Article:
by Rebecca Fairley Raney
1. The American Association for the Advancement of Science
In early 2013, I am spending most of my time writing profiles of AAAS fellows, who are some of the game-changing scientists of our time.
In the early 1980s, as he cultivated and studied vast numbers of radishes from an experimental field, Norman Ellstrand was faced with a significant problem: He was breeding babies with impossible fathers.
It was nearly 40 years ago when the mess with the oil embargo started the whole thing -- the fear of killer smog that led to the hiring of Robert Phalen to help California create policies to regulate the stuff in the air.
Now that the policies are in place, Phalen, a founder and co-director of a major smog research lab, has one more thing to say about it: The air is just too clean.
2. Discovery Communications
In 2010 and 2011, I got to write on a range of fun topics for Web sites of the Discovery Channel.
Few things in life truly become universal human experiences, but smoking earned that title without much trouble at all.
The story comes up again and again: A trader, usually an English trader, sets foot in a new land. He lights up with the locals, and he just can't stop. He gets a bag of the stuff and he takes it with him. In the spirit of friendship, he shares it with everyone he meets. Economies are created, and societies are changed. And it's all for the sake of a little smoke.
Appliances make our lives more convenient, and it's no surprise that people want to buy machines that take some of the work out of our daily routine. However, you may be surprised to learn that the politics of the early 20th century created big markets for new gas and electric appliances.
3. The New York Times
The New York Times, Nov. 22, 2012
Not far from the frantic crush of local malls, the merchants of downtown Upland, Calif., quietly rolled a few racks of merchandise out to the sidewalks under the bright sun of an 80-degree day. They stood back and waited.
At 10 a.m., a few shoppers started to stroll through town. But it was hardly a hotbed of consumer activity.
The New York Times, June 10, 2007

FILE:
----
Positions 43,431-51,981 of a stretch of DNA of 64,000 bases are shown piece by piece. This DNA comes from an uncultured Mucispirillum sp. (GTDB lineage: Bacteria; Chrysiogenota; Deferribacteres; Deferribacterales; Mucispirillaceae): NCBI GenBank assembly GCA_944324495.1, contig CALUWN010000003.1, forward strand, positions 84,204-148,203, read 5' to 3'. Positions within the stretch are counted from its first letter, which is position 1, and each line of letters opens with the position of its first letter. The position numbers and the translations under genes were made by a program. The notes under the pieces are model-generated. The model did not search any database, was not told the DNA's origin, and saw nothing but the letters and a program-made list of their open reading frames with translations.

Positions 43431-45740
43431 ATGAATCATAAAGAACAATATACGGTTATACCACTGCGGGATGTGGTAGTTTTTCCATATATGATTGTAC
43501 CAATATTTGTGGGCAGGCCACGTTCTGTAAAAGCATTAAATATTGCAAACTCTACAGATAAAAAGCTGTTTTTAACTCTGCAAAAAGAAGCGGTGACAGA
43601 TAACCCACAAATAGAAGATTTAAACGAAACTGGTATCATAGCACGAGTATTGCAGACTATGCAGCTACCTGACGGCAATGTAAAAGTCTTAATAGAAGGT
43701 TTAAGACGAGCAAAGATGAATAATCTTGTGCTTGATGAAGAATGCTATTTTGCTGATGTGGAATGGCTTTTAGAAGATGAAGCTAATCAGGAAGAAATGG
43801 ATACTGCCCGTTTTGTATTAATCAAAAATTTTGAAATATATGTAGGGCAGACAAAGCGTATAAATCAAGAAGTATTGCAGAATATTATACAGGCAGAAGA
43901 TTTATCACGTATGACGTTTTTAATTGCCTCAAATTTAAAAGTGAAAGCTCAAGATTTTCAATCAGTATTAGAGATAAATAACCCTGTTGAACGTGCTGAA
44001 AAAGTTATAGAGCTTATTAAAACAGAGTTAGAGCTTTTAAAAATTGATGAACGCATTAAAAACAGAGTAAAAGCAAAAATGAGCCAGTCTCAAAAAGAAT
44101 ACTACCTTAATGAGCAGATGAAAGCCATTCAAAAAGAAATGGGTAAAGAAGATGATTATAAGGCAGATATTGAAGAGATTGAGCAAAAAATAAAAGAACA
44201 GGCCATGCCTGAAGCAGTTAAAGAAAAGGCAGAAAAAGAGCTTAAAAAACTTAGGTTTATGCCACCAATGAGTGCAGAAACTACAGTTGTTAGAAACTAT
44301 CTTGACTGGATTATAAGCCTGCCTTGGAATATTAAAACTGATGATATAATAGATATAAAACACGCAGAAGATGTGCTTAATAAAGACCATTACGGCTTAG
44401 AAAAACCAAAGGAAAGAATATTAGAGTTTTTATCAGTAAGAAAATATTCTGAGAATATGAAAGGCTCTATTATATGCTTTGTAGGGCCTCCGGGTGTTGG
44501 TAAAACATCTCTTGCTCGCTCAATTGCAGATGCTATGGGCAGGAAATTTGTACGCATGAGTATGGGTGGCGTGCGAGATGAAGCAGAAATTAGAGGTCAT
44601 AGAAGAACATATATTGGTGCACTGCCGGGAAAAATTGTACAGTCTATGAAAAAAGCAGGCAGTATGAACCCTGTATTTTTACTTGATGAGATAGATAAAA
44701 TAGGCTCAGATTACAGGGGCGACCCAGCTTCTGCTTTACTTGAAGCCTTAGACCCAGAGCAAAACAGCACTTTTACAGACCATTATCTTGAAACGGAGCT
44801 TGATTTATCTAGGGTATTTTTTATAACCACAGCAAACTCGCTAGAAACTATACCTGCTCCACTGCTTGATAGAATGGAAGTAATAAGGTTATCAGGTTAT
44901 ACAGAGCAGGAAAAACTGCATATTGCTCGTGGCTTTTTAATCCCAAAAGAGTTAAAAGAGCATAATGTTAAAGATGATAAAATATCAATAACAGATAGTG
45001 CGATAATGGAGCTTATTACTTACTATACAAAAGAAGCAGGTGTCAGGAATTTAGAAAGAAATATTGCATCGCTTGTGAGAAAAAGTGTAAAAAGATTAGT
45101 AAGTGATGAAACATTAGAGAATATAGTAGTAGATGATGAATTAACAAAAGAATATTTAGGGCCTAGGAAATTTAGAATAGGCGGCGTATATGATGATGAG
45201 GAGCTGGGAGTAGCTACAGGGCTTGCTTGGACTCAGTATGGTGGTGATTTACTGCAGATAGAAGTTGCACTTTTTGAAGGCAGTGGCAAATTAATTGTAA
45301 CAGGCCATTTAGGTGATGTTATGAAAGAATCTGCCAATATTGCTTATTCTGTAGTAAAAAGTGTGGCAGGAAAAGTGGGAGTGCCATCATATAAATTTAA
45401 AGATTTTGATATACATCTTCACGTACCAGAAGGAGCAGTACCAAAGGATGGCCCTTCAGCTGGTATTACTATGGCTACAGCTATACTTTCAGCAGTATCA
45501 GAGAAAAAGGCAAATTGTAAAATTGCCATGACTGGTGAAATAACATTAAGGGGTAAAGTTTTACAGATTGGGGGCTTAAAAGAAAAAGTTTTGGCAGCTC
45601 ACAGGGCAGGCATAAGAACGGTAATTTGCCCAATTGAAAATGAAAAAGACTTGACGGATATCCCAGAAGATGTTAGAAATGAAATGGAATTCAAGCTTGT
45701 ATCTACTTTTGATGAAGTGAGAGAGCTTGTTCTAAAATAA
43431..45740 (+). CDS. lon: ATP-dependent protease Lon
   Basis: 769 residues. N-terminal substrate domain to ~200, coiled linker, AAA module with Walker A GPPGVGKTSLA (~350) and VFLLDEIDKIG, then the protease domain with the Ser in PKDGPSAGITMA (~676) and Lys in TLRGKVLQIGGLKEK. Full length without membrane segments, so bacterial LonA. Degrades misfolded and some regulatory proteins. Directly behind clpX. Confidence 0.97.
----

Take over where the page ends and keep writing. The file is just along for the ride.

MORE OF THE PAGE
RIVERSIDE, Calif. -- On a foggy Sunday morning last month, the parking lots around the convention center here were filling fast.
The volume of the traffic downtown was not unusual. What was unusual was that the men directing the traffic were wearing tuxedoes.
The crowd — about 1,200 people looking for deep discounts in real estate — was decidedly less formal, in jeans and Dockers, shorts and sandals. The casual dress code concealed the fact that many were serious buyers carrying millions of dollars collectively into the hall in cash and cashier's checks.
They converged on an event the likes of which Californians have not seen in a decade: a large-scale auction of foreclosed homes.
The New York Times, June 18, 2006
SANTA CLARITA, Calif. -- FORTY miles north of Los Angeles, in an area where hundreds of homes are cropping up among the brushy, treeless hills, several dozen buyers recently found an odd spectacle in a new housing development.
To visitors, at first glance, it was like walking into a domestic scene starring Colin Farrell and Cameron Diaz.
As shoppers stepped through the front door of the largest model home, a barefoot affable man in his 30's shouted hello from the kitchen and offered juice to the buyers' children. His "wife" — slim, blonde and agreeable — pressed them to try some fresh-baked cookies. Their "children," 12 and 14, offered to show the visitors their rooms. A birthday card was propped on the mantel, and a chocolate layer cake with blown-out candles sat on the speckled granite countertop.
In truth, this cheerful family of four was a group of professional actors — paid to show buyers how life could be in the house, which is one of 166 units planned by Centex Homes of Dallas.
The New York Times, Nov. 19, 2006
RIVERSIDE, Calif. -- ON A SCORCHING fall day, as Santa Ana winds thrashed the palm trees around the parking lot, Nick Victorio inspected his group of teenage recruits. His mission was to set down the rules for wrangling a real estate sign.
The arrow-shaped signs, at 2 by 6 feet, were wider than most of the new employees were tall, and Mr. Victorio told recruits not just to hold the signs, but to also spin them, flip them, even dance with them — whatever it would take to lure a home buyer.
“It's going to get windier than this out there,” Mr. Victorio said as a gust pushed the trees sideways. “If you don't drop it,” he said, “you're not working hard enough.”
As the housing market cools here in the exurbs of Los Angeles and elsewhere, builders are relying on the frantic motion of these young workers to catch the attention of a dwindling number of buyers. In some cities, it is common on weekends to see six or seven sign twirlers — “human directionals” in industry parlance — on a single street corner, pointing the way to sprawling fields of newly framed houses.
The New York Times, Dec. 13, 2001
IN THEORY, e-mail should be a useful tool for democracy, an easy and prompt way for citizens to reach their representatives. And with the fear and disruption resulting from the discovery of anthrax in Congressional mail, e-mail might seem an ideal alternative.
But although many members of Congress asked constituents to switch to e-mail after mail delivery to their offices was halted in October, the trend on Capitol Hill seems to be a backlash against the medium.
4. The Daily Report/Progress Bulletin
The Daily Report/Progress Bulletin (Ontario, Calif.), Feb. 4, 1990
IT'S 8 O'CLOCK on a Saturday night, and the drug trade is hopping in Pomona. The dealers know it. The buyers know it. The cops know it.
Twenty officers are out tonight in plain white cars. They aren't waiting for calls to come in; they're looking for trouble in the worst parts of the city.
Mailing address: P.O. Box 3409, Crestline, Calif. 92325 ** Telephone: 909/796-2255 ** E-mail: email@example.com